The first step in selling your common baseball cards is to carefully sort through your collection and identify which cards are in good sellable condition. Even common cards can sell if they are in near mint or mint condition. Set aside any cards that are worn, creased or have damage as these will be very difficult to sell. Focus on cards from 1980 and later as older common cards usually have little value unless they are in absolutely pristine condition.

Once you’ve sorted your cards, it’s time to do some research on current market values. The best way is to search eBay’s “Sold Items” using the player’s name and year of the card. This will give you a good idea of what similar conditioned cards are actually selling for, not just listed prices. Take note of recent average selling prices for not just common cards but rookie and star player cards as well from the same sets as comparisons.

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With value research done, it’s now time to decide how you want to sell the cards. Your main options are online through platforms like eBay, through a local card shop, or using a service that specializes in selling collections. Each have pros and cons.

Selling on eBay yourself gives you the most control and you get to keep all the selling price but it requires taking photos of each card, writing detailed item descriptions, packaging/shipping the cards safely and handling any returns or issues. For larger collections this can be quite time consuming.

Selling to a local card shop is very convenient as they will give you an instant cash offer for the entire lot but they need to turn a profit so their offer will likely be just a percentage of what you could potentially make selling individually online. They also may not want some of the less valuable common cards.

Using a service like allows you to simply send your cards to them and they handle photographing, describing, pricing and shipping each card to buyers on eBay and other platforms for a fee (usually 10-15% of final selling price). This removes the workload from you but also means you don’t get to keep all the profits.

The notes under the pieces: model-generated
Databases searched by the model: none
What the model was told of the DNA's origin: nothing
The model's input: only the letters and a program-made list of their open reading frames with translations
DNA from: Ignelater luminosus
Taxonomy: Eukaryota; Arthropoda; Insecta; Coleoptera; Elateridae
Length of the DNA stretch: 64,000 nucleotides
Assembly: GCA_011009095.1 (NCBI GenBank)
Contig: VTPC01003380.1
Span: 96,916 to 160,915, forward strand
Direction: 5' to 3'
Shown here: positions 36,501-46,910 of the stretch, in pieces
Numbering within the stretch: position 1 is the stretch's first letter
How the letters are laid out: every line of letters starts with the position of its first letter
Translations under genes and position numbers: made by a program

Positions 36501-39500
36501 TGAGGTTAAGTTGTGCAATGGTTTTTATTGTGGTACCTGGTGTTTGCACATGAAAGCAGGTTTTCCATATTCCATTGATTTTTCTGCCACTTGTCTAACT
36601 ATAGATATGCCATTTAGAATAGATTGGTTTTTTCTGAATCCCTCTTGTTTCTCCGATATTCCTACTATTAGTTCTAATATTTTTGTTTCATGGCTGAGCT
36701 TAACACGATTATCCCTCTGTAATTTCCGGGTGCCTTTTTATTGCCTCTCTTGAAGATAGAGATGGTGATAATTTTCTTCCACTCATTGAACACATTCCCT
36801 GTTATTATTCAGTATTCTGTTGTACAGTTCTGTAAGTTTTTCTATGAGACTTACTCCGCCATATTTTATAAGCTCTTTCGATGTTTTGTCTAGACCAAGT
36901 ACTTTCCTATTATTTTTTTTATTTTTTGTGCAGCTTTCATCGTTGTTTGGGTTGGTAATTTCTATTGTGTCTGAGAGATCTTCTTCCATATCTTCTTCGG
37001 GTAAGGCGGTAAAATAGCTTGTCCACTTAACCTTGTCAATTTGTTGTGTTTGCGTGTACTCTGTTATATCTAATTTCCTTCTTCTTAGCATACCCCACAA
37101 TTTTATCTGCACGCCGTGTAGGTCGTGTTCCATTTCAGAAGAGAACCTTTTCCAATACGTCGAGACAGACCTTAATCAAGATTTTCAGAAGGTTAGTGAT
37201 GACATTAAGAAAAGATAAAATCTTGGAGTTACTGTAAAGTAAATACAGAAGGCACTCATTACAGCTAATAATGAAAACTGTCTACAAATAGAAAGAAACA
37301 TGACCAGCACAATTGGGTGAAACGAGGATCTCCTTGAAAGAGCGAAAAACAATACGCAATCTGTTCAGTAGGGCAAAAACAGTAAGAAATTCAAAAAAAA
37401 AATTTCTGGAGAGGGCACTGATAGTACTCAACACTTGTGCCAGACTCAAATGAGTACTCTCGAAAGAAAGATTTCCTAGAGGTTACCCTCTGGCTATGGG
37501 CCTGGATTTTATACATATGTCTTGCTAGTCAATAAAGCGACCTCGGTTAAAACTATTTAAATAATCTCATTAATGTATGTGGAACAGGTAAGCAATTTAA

I would recommend starting by taking your well-conditioned common cards that seem to regularly sell on eBay for $5 or more and listing them in smaller themed lots – all cards from a certain year of a set for example. Group common cards you can’t find much data on into larger mystery lots. See how they sell over a month or two to get a sense of what buyers are interested in and adjust your pricing/lotting strategy accordingly before selling the rest of the collection in larger drops.

Its important that you take clear, well lit photos showing both the front and back of each card and describe condition details accurately in your listings. Ship cards securely intoploaders inside a bubble mailer or rigid envelope. Consider offering calculated shipping discounts for additional cards to encourage buyers to bundle more items. Respond to all messages promptly and be prepared to refund buyers if a card’s condition was misrepresented. Keep detailed seller records for tax reporting purposes.


With some effort you can potentially make a nice chunk of extra spending money or hobby funds by slowly selling your common baseball cards individually online rather than accepting a bulk low-ball offer. Just be patient through the listing/selling process as it may take time to find the right buyers but persistency will pay off more than a one-time local sale in many cases. I hope these tips help you maximize the return on your card collection! Let me know if any part of the process needs more clarification.

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